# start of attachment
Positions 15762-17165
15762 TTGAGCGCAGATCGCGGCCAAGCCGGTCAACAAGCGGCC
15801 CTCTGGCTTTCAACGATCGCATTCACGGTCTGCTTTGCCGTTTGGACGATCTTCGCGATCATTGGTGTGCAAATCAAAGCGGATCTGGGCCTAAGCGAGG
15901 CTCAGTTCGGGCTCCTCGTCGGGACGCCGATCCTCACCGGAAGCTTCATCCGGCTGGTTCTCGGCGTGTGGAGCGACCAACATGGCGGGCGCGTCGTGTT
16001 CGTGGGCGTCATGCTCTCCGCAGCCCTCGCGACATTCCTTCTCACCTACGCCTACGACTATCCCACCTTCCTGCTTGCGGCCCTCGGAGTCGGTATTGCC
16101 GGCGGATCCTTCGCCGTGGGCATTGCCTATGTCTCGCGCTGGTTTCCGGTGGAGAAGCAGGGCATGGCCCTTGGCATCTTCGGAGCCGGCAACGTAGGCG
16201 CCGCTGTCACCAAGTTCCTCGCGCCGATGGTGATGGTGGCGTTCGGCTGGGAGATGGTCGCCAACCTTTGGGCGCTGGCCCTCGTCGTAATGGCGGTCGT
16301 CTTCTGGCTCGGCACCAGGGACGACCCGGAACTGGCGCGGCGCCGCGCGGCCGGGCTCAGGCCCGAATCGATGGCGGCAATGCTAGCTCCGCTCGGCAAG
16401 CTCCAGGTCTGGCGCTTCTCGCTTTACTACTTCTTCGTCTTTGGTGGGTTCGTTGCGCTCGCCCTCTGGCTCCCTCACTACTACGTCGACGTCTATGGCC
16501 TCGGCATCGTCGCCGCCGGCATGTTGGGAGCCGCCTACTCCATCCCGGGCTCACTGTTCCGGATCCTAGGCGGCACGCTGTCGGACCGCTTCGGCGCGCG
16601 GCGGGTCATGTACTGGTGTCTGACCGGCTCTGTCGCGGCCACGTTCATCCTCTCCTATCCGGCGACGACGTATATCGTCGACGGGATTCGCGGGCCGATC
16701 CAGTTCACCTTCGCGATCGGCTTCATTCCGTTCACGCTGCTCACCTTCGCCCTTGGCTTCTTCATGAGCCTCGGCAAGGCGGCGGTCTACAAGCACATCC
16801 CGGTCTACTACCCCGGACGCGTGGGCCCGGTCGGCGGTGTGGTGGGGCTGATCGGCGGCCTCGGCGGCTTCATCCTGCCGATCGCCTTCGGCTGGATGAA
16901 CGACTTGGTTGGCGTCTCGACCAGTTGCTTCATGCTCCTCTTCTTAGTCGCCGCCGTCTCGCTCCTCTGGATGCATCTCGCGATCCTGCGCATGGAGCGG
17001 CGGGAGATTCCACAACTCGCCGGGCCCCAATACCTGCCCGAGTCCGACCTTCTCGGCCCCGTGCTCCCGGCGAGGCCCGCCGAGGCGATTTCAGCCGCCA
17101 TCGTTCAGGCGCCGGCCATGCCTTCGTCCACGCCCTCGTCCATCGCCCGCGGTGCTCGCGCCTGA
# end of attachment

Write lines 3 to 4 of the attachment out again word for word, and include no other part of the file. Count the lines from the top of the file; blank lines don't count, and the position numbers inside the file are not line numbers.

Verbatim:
15801 CTCTGGCTTTCAACGATCGCATTCACGGTCTGCTTTGCCGTTTGGACGATCTTCGCGATCATTGGTGTGCAAATCAAAGCGGATCTGGGCCTAAGCGAGG
15901 CTCAGTTCGGGCTCCTCGTCGGGACGCCGATCCTCACCGGAAGCTTCATCCGGCTGGTTCTCGGCGTGTGGAGCGACCAACATGGCGGGCGCGTCGTGTT